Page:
The first two cases in the United States of a contagious new strain of COVID-19 were confirmed in South Carolina, the Department of Health and Environmental Control said Thursday.
The coronavirus variant that recently emerged in South Africa was confirmed in two samples from South Carolina that were tested by the Centers for Disease Control and Prevention.
Experts said existing vaccines will work to protect from this variant, even if it isn’t known precisely how effective the vaccines are, DHEC said in a news release. While this variant is believed to spread more easily, there’s no evidence to suggest that the B.1.351 variant causes more severe illness, according to health officials.
Both of the confirmed cases of the variant were found in adult South Carolina residents — one from the Lowcountry and one from the Pee Dee region, according to the release.
There’s currently no known travel history and no connection between these two cases, DHEC said.
“This is important information for South Carolinians to have, but it isn’t a reason for panic,” Gov. Henry McMaster said on Twitter.
While the variant is believed to spread more easily, it is not currently considered to be more lethal, McMaster posted.
“This is still COVID-19, and we know what we can do to help mitigate its spread — wear a face covering when you’re in close proximity to others, practice social distancing when possible, and be courteous to our neighbors,” the governor tweeted.
South Carolina public health officials were notified late Wednesday by the CDC of a South Carolina sample that was tested at LabCorp and determined to be the B.1.351 variant originally identified in South Africa, according to the release. Also, DHEC’s Public Health Laboratory tested samples Monday, and on Wednesday identified a separate case of the same variant, health officials said.
Multiple variants of SARS-Cov-2, the virus that causes COVID-19, have emerged independently in recent months and are now circulating globally.
The most notable variants are ones first identified in the United Kingdom, Brazil and South Africa. As of Thursday, all three variants have been identified in the United States.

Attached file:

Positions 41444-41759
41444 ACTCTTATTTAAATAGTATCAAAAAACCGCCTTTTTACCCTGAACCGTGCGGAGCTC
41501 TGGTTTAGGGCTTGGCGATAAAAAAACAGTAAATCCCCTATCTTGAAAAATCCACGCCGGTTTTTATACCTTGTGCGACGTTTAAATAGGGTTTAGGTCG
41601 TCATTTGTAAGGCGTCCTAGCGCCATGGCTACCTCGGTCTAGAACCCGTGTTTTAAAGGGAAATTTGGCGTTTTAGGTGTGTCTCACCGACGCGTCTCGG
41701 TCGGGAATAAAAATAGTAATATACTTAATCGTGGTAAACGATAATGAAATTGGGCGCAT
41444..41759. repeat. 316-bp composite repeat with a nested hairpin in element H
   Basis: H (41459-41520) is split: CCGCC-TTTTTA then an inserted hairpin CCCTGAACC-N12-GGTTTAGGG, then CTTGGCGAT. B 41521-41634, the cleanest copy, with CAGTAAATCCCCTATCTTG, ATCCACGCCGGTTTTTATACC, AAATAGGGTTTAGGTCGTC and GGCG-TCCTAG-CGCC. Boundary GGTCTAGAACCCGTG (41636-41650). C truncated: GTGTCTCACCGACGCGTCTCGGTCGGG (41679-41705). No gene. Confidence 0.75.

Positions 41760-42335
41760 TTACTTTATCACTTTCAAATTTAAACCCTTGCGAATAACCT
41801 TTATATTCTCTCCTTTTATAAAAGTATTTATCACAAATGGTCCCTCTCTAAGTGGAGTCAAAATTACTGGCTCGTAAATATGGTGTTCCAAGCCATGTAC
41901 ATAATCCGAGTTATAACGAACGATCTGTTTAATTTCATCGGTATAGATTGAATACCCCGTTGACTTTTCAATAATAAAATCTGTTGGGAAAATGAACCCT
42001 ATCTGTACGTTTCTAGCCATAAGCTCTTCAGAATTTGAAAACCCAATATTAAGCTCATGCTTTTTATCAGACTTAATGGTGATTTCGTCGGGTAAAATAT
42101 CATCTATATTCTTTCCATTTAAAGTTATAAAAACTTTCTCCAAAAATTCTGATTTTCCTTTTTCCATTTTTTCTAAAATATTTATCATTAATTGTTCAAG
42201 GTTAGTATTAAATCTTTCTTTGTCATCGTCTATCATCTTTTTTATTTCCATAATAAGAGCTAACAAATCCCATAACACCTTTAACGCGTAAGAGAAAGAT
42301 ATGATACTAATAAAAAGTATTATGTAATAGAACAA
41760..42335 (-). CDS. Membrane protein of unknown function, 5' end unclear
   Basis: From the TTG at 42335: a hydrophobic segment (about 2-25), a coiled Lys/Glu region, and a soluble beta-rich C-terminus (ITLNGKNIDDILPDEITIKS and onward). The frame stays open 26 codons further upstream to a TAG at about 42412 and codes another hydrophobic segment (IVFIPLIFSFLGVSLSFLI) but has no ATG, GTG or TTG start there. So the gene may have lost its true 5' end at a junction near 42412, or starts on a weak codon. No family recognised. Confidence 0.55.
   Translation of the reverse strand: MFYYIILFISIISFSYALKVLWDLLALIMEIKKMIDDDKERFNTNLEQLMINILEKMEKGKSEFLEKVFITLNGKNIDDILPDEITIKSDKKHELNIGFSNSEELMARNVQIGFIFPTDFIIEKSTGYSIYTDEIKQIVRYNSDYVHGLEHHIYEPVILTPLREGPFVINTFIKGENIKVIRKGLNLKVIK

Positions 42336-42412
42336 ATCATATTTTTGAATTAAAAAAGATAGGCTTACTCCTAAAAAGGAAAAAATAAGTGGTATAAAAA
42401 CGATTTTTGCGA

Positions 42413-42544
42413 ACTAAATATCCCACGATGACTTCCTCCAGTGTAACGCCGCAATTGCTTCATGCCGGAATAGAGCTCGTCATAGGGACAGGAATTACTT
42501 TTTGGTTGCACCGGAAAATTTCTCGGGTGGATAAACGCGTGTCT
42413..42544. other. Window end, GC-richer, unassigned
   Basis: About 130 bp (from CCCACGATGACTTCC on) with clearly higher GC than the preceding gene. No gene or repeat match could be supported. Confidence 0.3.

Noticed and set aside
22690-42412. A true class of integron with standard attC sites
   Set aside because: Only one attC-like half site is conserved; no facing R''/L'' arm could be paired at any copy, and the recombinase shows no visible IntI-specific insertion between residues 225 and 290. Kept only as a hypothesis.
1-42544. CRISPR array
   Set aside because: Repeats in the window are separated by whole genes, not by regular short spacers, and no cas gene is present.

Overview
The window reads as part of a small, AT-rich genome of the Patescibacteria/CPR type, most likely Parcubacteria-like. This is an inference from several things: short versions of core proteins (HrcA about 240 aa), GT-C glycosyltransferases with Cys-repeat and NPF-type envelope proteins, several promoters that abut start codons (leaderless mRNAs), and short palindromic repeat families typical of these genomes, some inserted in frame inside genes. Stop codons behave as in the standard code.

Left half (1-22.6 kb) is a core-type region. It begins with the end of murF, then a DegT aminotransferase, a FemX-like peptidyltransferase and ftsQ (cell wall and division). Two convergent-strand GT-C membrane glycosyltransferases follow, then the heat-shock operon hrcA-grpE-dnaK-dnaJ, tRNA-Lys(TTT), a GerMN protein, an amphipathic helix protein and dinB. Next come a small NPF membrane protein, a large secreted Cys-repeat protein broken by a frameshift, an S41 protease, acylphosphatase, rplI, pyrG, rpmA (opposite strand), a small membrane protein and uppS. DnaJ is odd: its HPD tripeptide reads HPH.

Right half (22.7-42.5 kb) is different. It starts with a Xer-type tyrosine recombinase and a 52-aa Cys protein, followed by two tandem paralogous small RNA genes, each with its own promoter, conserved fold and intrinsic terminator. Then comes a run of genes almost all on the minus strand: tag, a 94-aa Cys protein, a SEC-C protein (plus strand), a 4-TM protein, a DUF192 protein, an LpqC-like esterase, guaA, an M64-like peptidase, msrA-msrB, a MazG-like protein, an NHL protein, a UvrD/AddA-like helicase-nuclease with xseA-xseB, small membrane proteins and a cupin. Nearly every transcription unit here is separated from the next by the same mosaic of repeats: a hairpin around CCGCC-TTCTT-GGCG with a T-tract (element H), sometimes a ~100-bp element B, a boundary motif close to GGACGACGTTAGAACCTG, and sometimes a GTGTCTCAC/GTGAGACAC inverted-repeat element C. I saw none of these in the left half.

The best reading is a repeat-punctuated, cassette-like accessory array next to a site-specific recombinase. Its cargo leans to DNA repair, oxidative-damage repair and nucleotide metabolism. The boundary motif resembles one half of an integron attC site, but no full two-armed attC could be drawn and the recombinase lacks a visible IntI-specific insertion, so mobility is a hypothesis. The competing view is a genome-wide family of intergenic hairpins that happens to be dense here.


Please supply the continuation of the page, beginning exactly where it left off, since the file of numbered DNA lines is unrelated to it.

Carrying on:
While there is no evidence that any of the variants cause more severe illness or increase the risk of mortality, they are believed to be more transmissible, meaning they can spread more quickly through the population, according to the U.S. Centers for Disease Control and Prevention.
In addition to differences in transmissibility, COVID-19 variants also may differ in their ability to be detected by existing diagnostic tests, their susceptibility to current treatments and their capacity for evading natural and vaccine-induced immune responses, according to the CDC.
The B.1.351 variant that originated in South African has been identified in more than 30 countries, but the cases reported in South Carolina Thursday are the first of this variant identified in the U.S., health officials said.
“The arrival of the SARS-CoV-2 variant in our state is an important reminder to all South Carolinians that the fight against this deadly virus is far from over,” DHEC Interim Public Health Director Dr. Brannon Traxler said in the release. “While more COVID-19 vaccines are on the way, supplies are still limited. Every one of us must recommit to the fight by recognizing that we are all on the front lines now. We are all in this together.”
Other states have had cases of the U.K. strain, called B.1.1.7, according to DHEC. Both variants originally detected in the United Kingdom and South Africa spread more easily and quickly than the majority of SARS-CoV-2 variants.
The South Africa and United Kingdom variants emerged independently from each other and have different characteristics, according to the release. Most variants do not change how the virus behaves and many disappear, health officials said.
The B.1.1.7 strain was first identified in December 2020, though British health officials had collected samples of it as early as September.
Health officials said it was unique as the mutated version of the virus is more contagious than previously identified strains. An epidemiologist at Imperial College London estimated that the virus spreads 50-70% faster than other variants. Research on the strain is ongoing.
By the week of Dec. 9, the variant was responsible for 60% of the cases in London, health experts said.
As of late December, there was no strong evidence that the strain caused more serious symptoms than other strains.
Still, governments across the world locked down travel to and from the United Kingdom.
The strain was first discovered in the United States in the last days of 2020. The man who contracted it lives in Colorado and had no travel history. Public health officials were still conducting an investigation when they announced the discovery.
“We know that viruses mutate to live and live to mutate,” Traxler said. “That’s why it’s critical that we all continue to do our part by taking small actions that make a big difference. These include wearing our masks, staying at least 6 feet apart from others, avoiding large crowds, washing our hands, getting tested often, and when we can, getting vaccinated. These are the best tools for preventing the spread of the virus, no matter the strain.”
Since June 2020, DHEC said it has performed tests of random samples to identify any instances of the variant viruses. DHEC said it will continue to conduct this important sampling to identify any other changes in the virus.
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